What is IBS?

Author: Dr Ana Wilson, Consultant Gastroenterologist at St Mark's Hospital

Date: Mar 2017

What exactly is IBS?
Irritable bowel syndrome (IBS) is a common, long-term condition of the digestive system which can cause bouts of stomach cramps, bloating, diarrhoea and constipation. Abdominal pain and discomfort is often recurrent and the symptoms can vary between individuals, affecting some people more severely than others.

What causes IBS? Is it genetically linked?
We don’t know for certain what causes IBS, however it is thought to be interplay between hypersensitive gut and psychological, social and environmental influences. Some studies have suggested that patients with IBS have a low level of inflammation and altered gut motility. There is evidence that relatives of patients with IBS are more likely to develop IBS. Similarly, there is a higher concordance rate amongst monozygotic twins (i.e. exactly the same DNA) than dizygotic twins (only half DNA shared) suggesting that there may be genetic contribution, but the exact genes have not been identified.

Who gets IBS (what age do symptoms manifest)?
Anyone can get IBS but its prevalence decreases with age. Usually symptoms manifest in young adults in their twenties or thirties. It is worth noting also that women are 1.5-2 times more likely to get IBS than men.

What are the symptoms? / are these symptoms often confused as something else?
The symptoms commonly associated with IBS include abdominal pain, discomfort, diarrhoea, constipation and bloating. The symptoms tend to come and go in periods lasting a few days to a few months at a time, often increasing during times of stress or after eating certain foods. When considering your symptoms and whether these might be a sign of IBS, it is important to exclude other illnesses, for example coeliac disease, inflammatory bowel disease, ovarian problems, and thyroid abnormalities, amongst others.

How do I know if I have IBS or a sensitive stomach?
Truthfully, it is very difficult to tell. Usually patients who have a ‘sensitive stomach’ (subjective not medical) would have had it all their lives. It is all about perception.

How can we spot if we have IBS - are there any defining features?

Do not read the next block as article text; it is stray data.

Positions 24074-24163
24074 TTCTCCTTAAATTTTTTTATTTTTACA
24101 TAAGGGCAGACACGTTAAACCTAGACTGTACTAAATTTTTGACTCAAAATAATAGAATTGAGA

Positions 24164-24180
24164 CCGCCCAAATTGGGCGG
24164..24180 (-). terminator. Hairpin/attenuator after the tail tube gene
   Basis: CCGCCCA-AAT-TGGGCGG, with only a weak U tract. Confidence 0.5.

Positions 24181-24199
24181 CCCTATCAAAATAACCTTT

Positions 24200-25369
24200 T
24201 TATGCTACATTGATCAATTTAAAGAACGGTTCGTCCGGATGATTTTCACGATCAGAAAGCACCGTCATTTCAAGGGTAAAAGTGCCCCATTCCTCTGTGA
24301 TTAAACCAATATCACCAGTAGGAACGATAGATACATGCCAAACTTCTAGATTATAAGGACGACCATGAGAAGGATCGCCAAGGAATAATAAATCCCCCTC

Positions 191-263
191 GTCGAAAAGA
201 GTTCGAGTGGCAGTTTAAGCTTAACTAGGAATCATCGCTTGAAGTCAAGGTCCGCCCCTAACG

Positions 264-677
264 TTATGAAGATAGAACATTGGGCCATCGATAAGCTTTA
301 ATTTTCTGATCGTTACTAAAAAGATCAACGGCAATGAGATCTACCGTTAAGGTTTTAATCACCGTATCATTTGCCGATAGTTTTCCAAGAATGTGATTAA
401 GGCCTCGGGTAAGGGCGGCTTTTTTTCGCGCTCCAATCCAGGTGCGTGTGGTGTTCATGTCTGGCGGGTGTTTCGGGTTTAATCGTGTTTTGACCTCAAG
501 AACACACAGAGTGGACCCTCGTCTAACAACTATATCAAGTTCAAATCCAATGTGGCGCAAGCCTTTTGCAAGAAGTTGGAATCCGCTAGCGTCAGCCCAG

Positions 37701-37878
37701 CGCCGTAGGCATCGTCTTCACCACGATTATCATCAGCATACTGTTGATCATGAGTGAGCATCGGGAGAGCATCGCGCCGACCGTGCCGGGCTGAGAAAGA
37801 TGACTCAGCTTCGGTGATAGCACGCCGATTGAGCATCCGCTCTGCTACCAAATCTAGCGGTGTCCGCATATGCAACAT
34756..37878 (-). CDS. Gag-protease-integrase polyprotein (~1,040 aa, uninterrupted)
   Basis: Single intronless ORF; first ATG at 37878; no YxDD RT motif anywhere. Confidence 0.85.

The defining features / symptoms of IBS include abdominal pain, discomfort, diarrhoea, constipation and bloating. If you notice a new onset of symptoms, it is important to see a GP to exclude anything else. He/she will refer you to a specialist (gastroenterologist) if needed.

Is it true the Pill can trigger IBS?
There is evidence that symptoms of IBS can vary with menstrual cycle, as female hormones tend to affect gut motility and ‘sensitivity’. One large study (939,281 women) looked at oral contraceptives and IBS and subsequently found a positive association between drospirenone (Yasmin) and IBS, but no relation between other oral contraceptives and incidence of IBS.

What about FODMAP foods – how are these linked to IBS?
There is evidence that low FODMAP diet improves symptoms of IBS, but this should be guided by a dietician.

How can we control IBS?
Controlling IBS depends purely on the symptoms. Stress relief and diet are the cornerstones of management. For bloating and pain, diet and anti-spasmodics are key and if symptoms are particularly bad, then a low dose of drugs such as amitryptiline and nortryptiline can be taken. For constipation, again the combination of diet, stress relief and biofeedback is key, and for diarrhoea as above plus loperamide (Immodium). Probiotics have been shown to be of benefit, particularly Lactobacillus and Bifidobacterium infantis 35624.

What are your top tips for dealing with IBS?
Where possible it is important to practice a healthy lifestyle, with healthy diet and regular meals, and avoiding excess of alcohol, processed food and caffeine. It is also a good idea to quit smoking and make sure you enjoy gentle exercise and relaxation/meditation (yoga etc). Talk to your GP if you are worried and you may well be referred to a specialist for specialist help.

Article reproduced with permission from St Marks Hospital Foundation / pha media - 2016

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Next review: 7 March 2021